BLOEMFONTEIN, SOUTH AFRICA — Every two weeks, Evelyn Mapota haunts her local pharmacy, pleading for medicine to keep her daughter alive. And every two weeks, she is told to try again another day.
After five months of waiting, Mrs. Mapota feels a wave of fear whenever she hears little Thato cough or thinks she might be catching a cold. “I worry and I start panicking,” she says. “I have sleepless nights thinking about it.”
Five-year-old Thato is one of an estimated 15,000 people in Free State, a province in the centre of South Africa, who are waiting for anti-retroviral (ARV) drugs. About 30 are dying every day.
Two years ago, the picture was much different. Estimates of the number of people newly infected with HIV declined from 3 million in 2001 to 2.7 million in 2007, while access to treatment rose by 42%. This was an unprecedented gain. Now, drug shortages brought on by donor cutbacks resulting from the economic crisis are reversing much of the progress that was made in the last four years.
These drug shortages will have a devastating effect on the already weak economies of African nations. Without access to medicines, anti-retrovirals, many more of those who are HIV positive will contract full blown AIDS. Not only will they be unable to work, they will also require significant care from others. HIV/AIDS is the fastest way for a family to move from relative wealth to poverty. Families often take on extra work, sell assets, borrow money and take children, usually girls, out of school and use the school fees to pay for medical interventions and the girls for care giving and other household tasks. Each of these strategies provides a short-term solution, but makes the family worse off in the long term.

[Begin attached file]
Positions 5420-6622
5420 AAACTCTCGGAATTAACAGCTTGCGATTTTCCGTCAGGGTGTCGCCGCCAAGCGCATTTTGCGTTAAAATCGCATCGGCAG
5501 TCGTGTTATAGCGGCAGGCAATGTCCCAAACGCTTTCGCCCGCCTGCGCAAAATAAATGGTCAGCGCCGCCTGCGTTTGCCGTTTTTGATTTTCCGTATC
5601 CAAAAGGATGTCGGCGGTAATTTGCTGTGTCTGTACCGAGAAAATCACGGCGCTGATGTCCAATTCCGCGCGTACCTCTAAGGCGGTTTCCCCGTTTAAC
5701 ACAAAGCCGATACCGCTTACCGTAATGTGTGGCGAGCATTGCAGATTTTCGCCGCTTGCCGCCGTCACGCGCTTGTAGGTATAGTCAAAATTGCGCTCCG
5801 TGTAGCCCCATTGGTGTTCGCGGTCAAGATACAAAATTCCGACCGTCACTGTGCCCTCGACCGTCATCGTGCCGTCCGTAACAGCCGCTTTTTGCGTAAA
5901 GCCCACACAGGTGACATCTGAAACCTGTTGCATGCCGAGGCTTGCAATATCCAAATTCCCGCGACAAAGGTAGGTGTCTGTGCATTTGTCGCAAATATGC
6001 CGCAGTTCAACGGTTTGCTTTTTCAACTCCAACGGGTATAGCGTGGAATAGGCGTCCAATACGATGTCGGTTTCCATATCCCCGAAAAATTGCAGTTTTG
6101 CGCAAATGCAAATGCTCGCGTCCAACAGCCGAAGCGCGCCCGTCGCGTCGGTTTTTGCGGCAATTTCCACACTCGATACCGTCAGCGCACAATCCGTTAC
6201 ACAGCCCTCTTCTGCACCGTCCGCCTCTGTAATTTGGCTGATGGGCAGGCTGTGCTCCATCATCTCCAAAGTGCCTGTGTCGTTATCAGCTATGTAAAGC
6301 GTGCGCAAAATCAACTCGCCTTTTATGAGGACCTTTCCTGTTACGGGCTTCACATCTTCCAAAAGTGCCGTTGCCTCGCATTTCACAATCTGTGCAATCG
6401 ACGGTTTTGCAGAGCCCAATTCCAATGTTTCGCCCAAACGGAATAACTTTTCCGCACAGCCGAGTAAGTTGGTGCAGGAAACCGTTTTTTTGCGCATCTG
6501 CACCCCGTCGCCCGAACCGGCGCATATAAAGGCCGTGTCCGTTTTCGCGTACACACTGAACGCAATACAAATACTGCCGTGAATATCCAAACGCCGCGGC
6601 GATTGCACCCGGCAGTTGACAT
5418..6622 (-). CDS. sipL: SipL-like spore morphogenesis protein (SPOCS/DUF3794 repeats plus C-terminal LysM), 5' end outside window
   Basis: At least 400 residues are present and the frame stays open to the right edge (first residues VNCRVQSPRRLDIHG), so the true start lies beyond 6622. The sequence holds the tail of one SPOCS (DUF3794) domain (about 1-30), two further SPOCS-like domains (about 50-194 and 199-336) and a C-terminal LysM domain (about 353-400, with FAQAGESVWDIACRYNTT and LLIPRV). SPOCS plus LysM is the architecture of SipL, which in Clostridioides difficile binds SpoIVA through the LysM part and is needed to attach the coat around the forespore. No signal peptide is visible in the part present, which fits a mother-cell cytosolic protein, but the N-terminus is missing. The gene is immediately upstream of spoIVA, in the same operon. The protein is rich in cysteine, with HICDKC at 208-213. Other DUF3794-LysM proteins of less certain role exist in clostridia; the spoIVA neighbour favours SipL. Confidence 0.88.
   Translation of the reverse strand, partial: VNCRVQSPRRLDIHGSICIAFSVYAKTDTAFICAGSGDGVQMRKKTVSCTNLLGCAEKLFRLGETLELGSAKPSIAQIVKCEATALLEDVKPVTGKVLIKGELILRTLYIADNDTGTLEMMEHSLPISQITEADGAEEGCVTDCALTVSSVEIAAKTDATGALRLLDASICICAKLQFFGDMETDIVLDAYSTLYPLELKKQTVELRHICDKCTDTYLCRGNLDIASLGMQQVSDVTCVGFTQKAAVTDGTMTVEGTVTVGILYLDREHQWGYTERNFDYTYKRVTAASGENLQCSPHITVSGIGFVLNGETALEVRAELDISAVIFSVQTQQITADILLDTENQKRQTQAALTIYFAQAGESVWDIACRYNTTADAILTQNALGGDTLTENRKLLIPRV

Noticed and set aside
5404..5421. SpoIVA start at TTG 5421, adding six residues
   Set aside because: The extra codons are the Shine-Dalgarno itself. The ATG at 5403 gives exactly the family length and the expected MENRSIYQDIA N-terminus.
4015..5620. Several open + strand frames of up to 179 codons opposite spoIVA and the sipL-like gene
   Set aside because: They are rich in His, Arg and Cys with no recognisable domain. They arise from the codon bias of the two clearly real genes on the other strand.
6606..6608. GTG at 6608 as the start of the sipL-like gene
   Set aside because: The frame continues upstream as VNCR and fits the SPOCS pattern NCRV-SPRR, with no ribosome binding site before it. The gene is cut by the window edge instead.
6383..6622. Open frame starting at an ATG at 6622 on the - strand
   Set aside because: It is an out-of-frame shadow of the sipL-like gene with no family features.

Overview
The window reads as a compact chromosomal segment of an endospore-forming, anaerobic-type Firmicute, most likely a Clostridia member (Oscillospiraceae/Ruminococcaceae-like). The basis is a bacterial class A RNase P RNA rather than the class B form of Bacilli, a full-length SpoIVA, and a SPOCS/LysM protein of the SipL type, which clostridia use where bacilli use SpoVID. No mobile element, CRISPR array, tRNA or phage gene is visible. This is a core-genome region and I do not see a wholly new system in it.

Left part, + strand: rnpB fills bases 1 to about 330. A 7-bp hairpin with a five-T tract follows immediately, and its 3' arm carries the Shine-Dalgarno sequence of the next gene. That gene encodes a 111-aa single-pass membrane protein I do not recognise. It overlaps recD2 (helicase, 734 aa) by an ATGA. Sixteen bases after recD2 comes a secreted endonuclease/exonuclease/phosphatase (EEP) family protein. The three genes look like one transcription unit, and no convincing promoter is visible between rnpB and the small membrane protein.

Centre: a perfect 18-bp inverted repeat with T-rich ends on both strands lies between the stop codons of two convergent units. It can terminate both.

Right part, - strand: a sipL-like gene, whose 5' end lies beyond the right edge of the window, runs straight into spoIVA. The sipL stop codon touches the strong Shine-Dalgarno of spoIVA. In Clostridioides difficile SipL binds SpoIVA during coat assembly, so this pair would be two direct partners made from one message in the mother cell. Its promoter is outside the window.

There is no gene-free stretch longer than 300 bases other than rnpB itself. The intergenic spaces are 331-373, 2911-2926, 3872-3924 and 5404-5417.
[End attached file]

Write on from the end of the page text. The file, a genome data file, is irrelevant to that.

The drug shortages also mean that more people will die, and more children will be left orphaned. If children who are orphaned by AIDS are lucky, they are cared for by grandparents or other members of their extended family. Many though, are left to fend for themselves and face a future blighted by stigmatization, lack of education and poverty.